I watch people my age jogging along, biking along, going off for a latte after a swim, willing themselves to haleness and heartiness and I look at my own resignation and how my view of things has changed along with my tiring body. For example, I now believe in assisted suicide and I didn’t before. Everyone has the right to throw in the towel, I believe now. Morphine please, and a big dose of Bach, my hand in my dog’s soft coat…
My feet would like to give up. As would my legs. They have given me every indication that they are tired of it, of being at my disposal, forced into the darkness of my shoes and made to tramp across the hours, and neglected simply because they are far removed from my brain, the part of me that is still luminous and inquisitive and they are far removed from my breasts which have not yet- yet– sagged, flapped, grown something horrible within that becomes an incursion of terror with which I then at last make myself go out the door to the doctor.
I spend a lot of time lying in darkened rooms, shutting out the light. I often type with my eyes closed, as now– yes, the eyes don’t have it, so to speak, any more. And don’t get me started about the teeth which we can hide too, in random moments rinsing with peroxide, remembering out of a daze to floss as if doing it every few weeks would do any good.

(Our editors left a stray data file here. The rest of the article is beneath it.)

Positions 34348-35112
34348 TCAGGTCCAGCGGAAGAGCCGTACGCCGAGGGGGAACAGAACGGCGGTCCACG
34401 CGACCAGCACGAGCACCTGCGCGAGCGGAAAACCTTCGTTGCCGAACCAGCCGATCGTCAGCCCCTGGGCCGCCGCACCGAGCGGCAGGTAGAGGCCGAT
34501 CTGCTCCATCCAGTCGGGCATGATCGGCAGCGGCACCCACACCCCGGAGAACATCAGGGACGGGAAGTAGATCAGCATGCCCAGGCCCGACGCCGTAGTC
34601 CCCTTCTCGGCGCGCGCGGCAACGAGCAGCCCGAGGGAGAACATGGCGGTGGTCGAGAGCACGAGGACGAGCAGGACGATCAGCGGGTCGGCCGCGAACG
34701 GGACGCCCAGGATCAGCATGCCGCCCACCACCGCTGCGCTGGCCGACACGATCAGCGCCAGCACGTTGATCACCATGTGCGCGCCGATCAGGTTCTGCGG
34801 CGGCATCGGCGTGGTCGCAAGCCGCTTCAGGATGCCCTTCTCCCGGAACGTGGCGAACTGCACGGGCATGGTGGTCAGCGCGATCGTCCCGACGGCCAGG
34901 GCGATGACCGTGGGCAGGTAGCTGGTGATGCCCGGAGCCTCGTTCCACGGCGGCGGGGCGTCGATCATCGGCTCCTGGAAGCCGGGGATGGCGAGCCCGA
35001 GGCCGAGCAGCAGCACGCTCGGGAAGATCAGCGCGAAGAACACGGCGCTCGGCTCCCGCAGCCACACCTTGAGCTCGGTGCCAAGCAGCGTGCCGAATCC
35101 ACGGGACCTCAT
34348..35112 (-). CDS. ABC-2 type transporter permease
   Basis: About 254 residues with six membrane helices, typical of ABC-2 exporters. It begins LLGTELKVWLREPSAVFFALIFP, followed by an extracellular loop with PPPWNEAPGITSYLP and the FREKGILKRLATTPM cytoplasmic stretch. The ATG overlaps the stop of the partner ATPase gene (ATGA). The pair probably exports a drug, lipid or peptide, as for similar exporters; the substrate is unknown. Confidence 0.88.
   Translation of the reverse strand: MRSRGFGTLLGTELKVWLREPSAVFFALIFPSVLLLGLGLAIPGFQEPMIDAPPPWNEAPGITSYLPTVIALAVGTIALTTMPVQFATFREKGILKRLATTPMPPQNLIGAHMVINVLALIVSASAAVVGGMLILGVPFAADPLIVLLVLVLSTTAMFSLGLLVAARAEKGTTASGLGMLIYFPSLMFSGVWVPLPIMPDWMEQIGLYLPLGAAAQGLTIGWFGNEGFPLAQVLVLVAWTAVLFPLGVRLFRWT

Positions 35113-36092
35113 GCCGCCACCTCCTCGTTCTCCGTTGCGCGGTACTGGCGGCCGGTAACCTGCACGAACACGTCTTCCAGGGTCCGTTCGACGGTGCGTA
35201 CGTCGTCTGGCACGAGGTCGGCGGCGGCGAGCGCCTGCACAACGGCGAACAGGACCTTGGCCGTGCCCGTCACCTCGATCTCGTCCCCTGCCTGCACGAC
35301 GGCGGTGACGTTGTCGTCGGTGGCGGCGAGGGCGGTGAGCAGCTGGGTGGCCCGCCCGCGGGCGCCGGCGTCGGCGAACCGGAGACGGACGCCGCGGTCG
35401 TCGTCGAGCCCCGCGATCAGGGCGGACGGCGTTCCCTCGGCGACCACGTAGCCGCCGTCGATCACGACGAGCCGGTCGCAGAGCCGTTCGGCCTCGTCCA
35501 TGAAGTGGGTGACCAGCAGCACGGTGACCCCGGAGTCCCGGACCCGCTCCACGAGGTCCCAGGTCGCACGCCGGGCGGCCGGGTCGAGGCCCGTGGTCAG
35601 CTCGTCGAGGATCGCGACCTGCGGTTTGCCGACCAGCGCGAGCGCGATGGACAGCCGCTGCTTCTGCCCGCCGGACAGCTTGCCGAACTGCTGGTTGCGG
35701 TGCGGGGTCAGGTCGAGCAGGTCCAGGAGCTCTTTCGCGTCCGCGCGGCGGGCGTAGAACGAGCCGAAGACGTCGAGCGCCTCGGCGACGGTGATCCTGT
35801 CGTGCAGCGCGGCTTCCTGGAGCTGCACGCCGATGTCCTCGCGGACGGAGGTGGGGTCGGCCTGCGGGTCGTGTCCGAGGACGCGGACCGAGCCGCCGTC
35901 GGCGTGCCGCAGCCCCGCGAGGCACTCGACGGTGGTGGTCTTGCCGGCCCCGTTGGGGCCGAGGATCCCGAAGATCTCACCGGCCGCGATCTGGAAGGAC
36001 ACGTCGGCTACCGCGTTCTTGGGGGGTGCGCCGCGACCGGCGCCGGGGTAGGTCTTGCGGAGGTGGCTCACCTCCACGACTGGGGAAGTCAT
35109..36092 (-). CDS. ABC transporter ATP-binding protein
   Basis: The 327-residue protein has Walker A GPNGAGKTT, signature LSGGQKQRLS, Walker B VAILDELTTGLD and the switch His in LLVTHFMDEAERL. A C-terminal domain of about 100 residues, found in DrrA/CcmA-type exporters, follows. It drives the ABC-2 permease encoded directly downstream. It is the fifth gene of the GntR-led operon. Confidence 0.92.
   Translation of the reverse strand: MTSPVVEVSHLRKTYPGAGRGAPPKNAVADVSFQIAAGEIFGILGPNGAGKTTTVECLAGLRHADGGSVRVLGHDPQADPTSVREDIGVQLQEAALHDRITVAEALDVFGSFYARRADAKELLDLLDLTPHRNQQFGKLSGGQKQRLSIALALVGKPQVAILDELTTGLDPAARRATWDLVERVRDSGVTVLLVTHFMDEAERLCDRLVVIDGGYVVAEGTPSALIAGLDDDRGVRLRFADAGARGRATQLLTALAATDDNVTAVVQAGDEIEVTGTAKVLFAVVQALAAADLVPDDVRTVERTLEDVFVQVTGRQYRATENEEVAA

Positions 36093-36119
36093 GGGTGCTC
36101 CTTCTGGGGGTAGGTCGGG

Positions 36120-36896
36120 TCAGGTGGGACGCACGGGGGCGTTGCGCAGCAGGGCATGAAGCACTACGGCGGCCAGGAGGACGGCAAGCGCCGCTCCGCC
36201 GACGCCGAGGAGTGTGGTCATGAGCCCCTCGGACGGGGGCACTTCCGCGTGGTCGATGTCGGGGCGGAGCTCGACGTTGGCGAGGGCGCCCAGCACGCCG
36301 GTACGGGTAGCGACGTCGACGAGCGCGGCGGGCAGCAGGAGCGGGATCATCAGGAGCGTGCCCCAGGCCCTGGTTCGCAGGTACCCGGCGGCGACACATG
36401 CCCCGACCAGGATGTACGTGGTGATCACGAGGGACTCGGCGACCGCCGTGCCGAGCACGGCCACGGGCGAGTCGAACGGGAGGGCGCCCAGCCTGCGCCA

Then we have those moments of cresting desire in a body that does not feel like ours. What to do about that. Once in awhile, now and then, because it is probably healthy and because it feels so very good, but not so often any more. That crazed lust of youth and the midlife surge are all gone but sometimes, in random moments, that part of me demands my attention and at times I assent, whispering to myself, “You deserve this: your body has not abandoned you.”
I think I drank a glass of darkness, I feel so very noir. I’m not stoned, not high, not drunk, just tired. It would be a good tired if I could but sink below the surface of all of this middle of the night thinking, endlessly thinking, like a motor, my brain hums along spinning things but its bearings are as dry as my feet; they need to be oiled. And that damn singing of telephone wire in the wind deep within my ears.
Really, it would all go better if we weren’t alone as we fade, had been able to see that a chasm was opening up between ourselves and others in time and been willing each of us standing on the other side to build an emergency bridge. But we couldn’t or didn’t and so when first light comes and I can see, we, Tess and I can and will, by will as in volition make our way sideways down the metal stairs, to the truck, down the road where the huge mares may have foaled in the storm and we should perhaps avert our eyes because we have seen and lived quite enough but perhaps even in the storm a new foal knows enough to get up and keep moving, wet and shivering, to stay alive– to the small, orderly dim place where we live now.
That’s the ticket: keep moving, keep coming home to me, keep taking myself, the writing I, the fearing I, the seeing eye, all of us, home….. home….on little dragon-feet, gnomish, gone to ruin, like a geriatric E.T. only taller and no mother ship in the gloom sweeping in to save us.